Article  Google Scholar 

  • Conover DO, Schultz ET (1995) Phenotypic similarity and the evolutionary significance of countergradient variation. Trends Ecol Evol 10:248–252

    CAS  Article  PubMed  Google Scholar 

  • Dukes JS, Pontius J, Orwig D, Garnas JR, Rodgers VL, Brazee N, Cooke B, Theoharides KA, Stange EE, Harrington R, Ehrenfeld J, Gurevitch J, Lerdau M, Stinson K, Wick R, Ayres M (2009) Responses of insect pests, pathogens, and invasive plant species to climate change in the forests of northeastern North America: what can we predict? Can J For Res 39:231–248

    Article  Google Scholar 

  • Ellwood ER, Temple AS, Primack RB, Bradley NL, Davis CC (2013) Record-breaking early flowering in the eastern United States. PLoS ONE 8:e53788

    PubMed Central  CAS  Article  PubMed  Google Scholar 

  • Feeny P (1970) Seasonal changes in oak leaf tannins and nutrients as a cause of spring feeding by winter moth caterpillars. Ecology 51:565–581

    Article  Google Scholar 

  • Fitzgerald TD (1995) The tent caterpillars, 1st edn. Cornell University Press, Ithaca

    Google Scholar 

  • Forkner RE, Marquis RJ, Lill JT, Le Corff J (2008) Timing is everything? Phenological synchrony and population variability in leaf-chewing herbivores of Quercus. Ecol Entomol 33:276–285

    Article  Google Scholar 

  • Forrest J, Miller-Rushing AJ (2010) Toward a synthetic understanding of the role of phenology in ecology and evolution. Philos Trans R Soc Lond B 365:3101–3112. doi:10.1098/rstb.2010.0145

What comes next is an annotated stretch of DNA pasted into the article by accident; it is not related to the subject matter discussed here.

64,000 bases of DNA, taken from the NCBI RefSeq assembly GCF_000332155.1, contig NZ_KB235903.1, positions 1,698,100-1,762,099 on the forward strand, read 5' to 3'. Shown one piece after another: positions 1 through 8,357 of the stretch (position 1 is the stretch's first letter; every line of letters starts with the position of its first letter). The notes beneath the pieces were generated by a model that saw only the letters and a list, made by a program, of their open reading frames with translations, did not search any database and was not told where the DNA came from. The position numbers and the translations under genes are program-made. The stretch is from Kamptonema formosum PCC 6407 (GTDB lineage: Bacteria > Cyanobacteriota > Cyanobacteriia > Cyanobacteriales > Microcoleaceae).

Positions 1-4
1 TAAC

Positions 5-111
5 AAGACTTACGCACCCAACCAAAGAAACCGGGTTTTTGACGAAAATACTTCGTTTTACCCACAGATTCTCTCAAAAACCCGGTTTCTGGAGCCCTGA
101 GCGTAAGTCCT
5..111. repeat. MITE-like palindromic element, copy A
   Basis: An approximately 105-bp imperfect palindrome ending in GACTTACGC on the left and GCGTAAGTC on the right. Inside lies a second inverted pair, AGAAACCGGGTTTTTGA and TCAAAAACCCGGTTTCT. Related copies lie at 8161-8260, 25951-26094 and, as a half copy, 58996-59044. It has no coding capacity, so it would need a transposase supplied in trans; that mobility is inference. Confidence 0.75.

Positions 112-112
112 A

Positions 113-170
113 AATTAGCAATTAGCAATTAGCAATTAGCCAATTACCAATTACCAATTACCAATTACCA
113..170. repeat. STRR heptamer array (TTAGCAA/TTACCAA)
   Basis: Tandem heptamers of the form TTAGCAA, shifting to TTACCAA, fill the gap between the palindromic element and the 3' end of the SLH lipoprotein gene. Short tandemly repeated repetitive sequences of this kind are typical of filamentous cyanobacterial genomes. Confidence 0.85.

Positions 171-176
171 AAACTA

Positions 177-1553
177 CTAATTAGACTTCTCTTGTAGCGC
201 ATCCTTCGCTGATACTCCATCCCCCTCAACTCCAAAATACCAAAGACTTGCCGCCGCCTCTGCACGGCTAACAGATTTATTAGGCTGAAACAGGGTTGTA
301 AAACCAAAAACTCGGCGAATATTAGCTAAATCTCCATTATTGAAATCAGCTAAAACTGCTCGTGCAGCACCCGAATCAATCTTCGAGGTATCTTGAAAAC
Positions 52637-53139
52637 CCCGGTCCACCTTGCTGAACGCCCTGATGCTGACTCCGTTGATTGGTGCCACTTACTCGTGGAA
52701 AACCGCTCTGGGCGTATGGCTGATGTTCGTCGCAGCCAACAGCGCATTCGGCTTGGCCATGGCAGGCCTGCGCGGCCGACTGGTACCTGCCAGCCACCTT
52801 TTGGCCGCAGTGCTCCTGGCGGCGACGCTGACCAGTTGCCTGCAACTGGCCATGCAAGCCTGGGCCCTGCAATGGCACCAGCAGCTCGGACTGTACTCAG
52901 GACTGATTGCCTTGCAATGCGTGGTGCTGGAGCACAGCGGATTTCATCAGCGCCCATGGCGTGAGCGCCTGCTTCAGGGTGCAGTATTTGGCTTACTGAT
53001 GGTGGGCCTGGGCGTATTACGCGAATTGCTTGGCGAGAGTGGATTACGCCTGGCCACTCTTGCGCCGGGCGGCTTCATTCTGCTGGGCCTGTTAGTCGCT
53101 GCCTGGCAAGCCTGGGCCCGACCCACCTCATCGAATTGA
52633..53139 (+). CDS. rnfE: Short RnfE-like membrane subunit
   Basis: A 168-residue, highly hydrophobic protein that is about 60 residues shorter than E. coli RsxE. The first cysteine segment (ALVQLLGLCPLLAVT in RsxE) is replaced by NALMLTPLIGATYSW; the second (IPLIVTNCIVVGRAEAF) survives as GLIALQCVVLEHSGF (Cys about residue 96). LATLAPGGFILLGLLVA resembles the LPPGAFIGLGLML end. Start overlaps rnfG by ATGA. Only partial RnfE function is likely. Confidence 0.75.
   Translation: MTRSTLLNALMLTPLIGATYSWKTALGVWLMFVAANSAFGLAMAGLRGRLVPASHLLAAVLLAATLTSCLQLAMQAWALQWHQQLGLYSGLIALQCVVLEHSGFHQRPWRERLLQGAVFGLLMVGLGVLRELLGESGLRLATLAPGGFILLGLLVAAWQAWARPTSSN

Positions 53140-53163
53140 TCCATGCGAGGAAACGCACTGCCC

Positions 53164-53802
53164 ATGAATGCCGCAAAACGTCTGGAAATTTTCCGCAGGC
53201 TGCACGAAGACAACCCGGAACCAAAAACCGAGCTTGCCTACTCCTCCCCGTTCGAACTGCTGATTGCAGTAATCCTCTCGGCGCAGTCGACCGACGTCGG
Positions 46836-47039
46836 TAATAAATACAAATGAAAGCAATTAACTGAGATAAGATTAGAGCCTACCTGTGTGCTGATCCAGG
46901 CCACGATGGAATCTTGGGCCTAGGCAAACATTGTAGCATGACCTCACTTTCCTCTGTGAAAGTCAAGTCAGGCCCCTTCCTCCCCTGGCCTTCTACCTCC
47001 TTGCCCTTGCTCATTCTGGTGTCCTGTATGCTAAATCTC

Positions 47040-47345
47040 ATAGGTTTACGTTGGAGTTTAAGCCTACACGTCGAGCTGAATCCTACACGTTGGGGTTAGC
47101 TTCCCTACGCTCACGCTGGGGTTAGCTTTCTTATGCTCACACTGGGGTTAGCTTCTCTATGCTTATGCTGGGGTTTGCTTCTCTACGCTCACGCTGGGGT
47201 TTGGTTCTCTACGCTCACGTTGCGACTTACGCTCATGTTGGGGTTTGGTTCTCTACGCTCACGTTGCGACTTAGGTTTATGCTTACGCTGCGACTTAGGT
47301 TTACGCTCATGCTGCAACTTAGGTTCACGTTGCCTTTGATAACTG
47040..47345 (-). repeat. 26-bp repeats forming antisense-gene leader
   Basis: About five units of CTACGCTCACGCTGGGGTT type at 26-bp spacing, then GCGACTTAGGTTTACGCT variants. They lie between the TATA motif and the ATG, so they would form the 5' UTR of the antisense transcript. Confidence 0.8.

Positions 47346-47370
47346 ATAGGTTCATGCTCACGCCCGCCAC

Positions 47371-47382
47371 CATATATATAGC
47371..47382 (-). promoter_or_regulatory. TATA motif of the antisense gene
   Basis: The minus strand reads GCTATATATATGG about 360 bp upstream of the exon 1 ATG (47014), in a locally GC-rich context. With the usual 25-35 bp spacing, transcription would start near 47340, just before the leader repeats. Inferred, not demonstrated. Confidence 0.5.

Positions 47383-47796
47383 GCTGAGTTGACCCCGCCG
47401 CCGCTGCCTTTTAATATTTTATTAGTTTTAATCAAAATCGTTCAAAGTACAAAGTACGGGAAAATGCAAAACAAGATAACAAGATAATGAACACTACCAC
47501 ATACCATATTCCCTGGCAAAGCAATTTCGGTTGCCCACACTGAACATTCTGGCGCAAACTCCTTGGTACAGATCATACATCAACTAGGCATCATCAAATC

Article  Google Scholar 

  • Forrest J, Inouye DW, Thomson JD (2010) Flowering phenology in subalpine meadows: does climate variation influence community co-flowering patterns? Ecology 91:431–440

    Article  PubMed  Google Scholar 

  • Gordo O, Sanz JJ (2005) Phenology and climate change: a long-term study in a Mediterranean locality. Oecologia 146:484–495

    Article  PubMed  Google Scholar 

  • Gordo O, Sanz JJ (2006) Climate change and bird phenology: a long-term study in the Iberian Peninsula. Glob Change Biol 12:1993–2004

    Article  Google Scholar 

  • Gwinner E (1996) Circadian and circannual programmes in avian migration. J Exp Biol 119:3948

    Google Scholar 

  • Hothorn TK, Hornik MA, van de Wiel Zeileis A (2006) A lego system for conditional inference. Am Stat 60:257–263

    Article  Google Scholar 

  • Hunter MD (1990) Differential susceptibility to variable plant phenology and its role in competition between two insect herbivores on oak. Ecol Entomol 15:401–408

    Article  Google Scholar 

  • IPCC (2014) Climate change 2014: impacts, adaptation, and vulnerability. Part B: regional aspects. In: Barros VR, Field CB, Dokken DJ, Mastrandrea MD, Mach KJ, Bilir TE, Chatterjee M, Ebi KL, Estrada YO, Genova RC, Girma B, Kissel ES, Levy AN, MacCracken S, Mastrandrea PR, White LL (eds) Contribution of working group II to the fifth assessment report of the intergovernmental panel on climate change. Cambridge University Press, Cambridge

    Google Scholar 

  • Irwin JT, Lee RE Jr (2003) Cold winter microenvironments conserve energy and improve overwintering survival and potential fecundity of the goldenrod gall fly, Eurosta solidaginis. Oikos 100:71–78. doi:10.1034/j.1600-0706.2003.11738.x

    Article  Google Scholar 

  • Ivashov AV, Boyko GE, Simchuk P (2002) The role of host plant phenology in the development of the oak leafroller moth, Tortrix viridana L. Lepidoptera: Tortricidae). For Ecol Manag 157:7–14

    Article  Google Scholar 

  • Jamieson MA, Schwartzberg EG, Raffa KF et al (2014) Experimental climate warming alters aspen and birch phytochemistry and performance traits for an outbreak insect herbivore. Glob Change Biol doi:10.1111/gcb.12842

  • Kharouba HM, Vellend M, Sarfraz RM, Myers JH (2015) The effects of experimental warming on the timing of a plant-insect herbivore interaction. J Anim Ecol. doi:10.1111/1365-2656.12328